Banking

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Banks and credit unions give you access to paper checks, debit cards, credit cards, and even bill pay services.

Choosing a Bank or Credit Union

When choosing a bank or credit union, it’s important to be sure to compare services, interest rates and fees. Typical fees would include monthly maintenance fees, overdraft fees, check fees, and debit card fees. For most banks, several of these fees can be avoided by maintaining a minimum balance, establishing direct deposit, and making sure that you don’t overdraft your account.

Keep your personal needs in mind. If you prefer to bank in person, it might make sense to go with a bank that has convenient locations to where you work, study, and play. If you prefer to bank online, make sure that your bank offers services, such as electronic check deposit.

It is imperative that you keep track of your available cash on hand. If you overdraft your account, there may be costly fees charged to you by the bank.

Some things to consider:

Online banks often offer lower fee structures and better interest rates, but lack many of the conveniences of a physical location. If you often deposit cash, online banks may not be a very good option for you. You also aren’t limited to working with a single bank, but that will be another account to keep track of.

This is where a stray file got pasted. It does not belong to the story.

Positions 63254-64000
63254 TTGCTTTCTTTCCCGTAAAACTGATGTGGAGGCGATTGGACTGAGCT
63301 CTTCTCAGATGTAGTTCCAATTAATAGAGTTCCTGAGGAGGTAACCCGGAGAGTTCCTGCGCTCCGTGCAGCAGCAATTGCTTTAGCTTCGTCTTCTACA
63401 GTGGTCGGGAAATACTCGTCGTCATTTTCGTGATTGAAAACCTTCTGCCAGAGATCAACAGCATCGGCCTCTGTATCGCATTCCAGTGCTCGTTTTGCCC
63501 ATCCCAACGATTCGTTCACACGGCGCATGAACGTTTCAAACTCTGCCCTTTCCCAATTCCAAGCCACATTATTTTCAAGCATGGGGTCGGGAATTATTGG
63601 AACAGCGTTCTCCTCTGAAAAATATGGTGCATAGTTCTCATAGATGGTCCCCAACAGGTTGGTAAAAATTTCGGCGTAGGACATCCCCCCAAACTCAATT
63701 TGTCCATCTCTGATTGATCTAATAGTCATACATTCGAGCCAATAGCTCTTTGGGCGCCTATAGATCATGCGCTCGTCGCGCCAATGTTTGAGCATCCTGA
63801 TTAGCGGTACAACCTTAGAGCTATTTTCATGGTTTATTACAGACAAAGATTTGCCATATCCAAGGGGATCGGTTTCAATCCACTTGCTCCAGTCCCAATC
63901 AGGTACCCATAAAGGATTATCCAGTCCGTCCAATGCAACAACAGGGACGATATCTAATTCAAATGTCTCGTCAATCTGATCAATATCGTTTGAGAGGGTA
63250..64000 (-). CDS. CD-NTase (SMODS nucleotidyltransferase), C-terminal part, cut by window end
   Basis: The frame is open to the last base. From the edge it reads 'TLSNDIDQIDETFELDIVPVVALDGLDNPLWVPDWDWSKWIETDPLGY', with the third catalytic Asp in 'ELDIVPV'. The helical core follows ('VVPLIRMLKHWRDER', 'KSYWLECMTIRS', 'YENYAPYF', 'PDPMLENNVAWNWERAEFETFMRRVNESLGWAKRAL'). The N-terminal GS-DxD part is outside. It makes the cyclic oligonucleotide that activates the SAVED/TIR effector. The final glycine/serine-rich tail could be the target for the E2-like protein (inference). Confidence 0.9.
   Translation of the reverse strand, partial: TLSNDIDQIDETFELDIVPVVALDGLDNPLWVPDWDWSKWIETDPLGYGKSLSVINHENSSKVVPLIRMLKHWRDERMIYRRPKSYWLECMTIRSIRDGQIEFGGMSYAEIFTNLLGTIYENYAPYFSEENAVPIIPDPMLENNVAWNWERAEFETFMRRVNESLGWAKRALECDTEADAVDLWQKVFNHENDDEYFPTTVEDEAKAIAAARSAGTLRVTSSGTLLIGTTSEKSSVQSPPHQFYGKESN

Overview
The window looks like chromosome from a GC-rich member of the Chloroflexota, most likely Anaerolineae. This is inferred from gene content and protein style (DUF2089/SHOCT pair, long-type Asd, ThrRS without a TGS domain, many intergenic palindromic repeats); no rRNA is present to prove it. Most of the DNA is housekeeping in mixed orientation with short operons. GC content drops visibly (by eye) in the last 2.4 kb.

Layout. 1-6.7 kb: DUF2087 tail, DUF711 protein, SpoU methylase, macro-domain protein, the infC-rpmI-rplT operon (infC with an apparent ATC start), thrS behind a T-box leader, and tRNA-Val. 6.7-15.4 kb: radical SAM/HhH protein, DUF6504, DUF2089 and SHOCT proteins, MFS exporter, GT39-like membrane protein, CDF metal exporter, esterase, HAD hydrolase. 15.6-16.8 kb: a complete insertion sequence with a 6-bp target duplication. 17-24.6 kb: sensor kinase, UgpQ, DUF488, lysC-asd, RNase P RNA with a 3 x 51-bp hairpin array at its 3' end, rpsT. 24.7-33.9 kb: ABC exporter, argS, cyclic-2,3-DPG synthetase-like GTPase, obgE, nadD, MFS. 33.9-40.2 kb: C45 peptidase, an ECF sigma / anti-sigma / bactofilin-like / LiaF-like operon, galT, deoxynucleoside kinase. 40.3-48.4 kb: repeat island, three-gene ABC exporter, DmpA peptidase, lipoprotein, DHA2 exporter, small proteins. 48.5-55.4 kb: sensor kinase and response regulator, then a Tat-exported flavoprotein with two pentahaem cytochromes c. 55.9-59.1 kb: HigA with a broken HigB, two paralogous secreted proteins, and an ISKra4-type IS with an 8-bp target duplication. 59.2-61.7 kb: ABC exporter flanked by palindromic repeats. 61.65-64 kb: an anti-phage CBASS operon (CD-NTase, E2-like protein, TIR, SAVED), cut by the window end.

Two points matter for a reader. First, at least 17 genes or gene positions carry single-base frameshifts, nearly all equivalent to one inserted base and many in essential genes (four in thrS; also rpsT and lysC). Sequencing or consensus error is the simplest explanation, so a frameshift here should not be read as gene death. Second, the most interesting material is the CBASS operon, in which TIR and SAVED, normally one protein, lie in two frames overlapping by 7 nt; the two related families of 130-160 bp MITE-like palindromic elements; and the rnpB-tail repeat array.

Most banks may allow you to use their ATMs for free, but may charge for using the ATM at another institution. The other institution will likely have a fee for this service as well. 

Checking account:

The majority of your financial transactions will be made with your checking account. You can access these funds with checks, ATM cards, or your debit card. Checking accounts don’t typically offer interest, but that will vary by bank. 

Savings account:

Savings accounts offer interest. The funds in these accounts are not typically as accessible as that of a checking account. You are also limited to 6 withdrawals per month as per federal guidelines. Avoid penalties for withdrawing too many times by only withdrawing for emergencies or when you saved up for a particular goal.

Debit cards:

Debit cards are cards used to electronically pay for goods and to access cash at an automatic teller machine (ATM) directly from your checking account. You will often use your pin number to authorize the purchase. Be careful using a debit card. If you don’t have enough funds to pay, the bank may still authorize the charge, but then charge you a costly overdraft fee.

ATM Cards:

ATM cards are similar to debit cards except they can only be used at an ATM.

Checks:

Checks are essentially the paper version of a debit card. In lieu of a pin, you will sign your name to authorize the purchase. Most merchants will require a photo ID before you write them a check.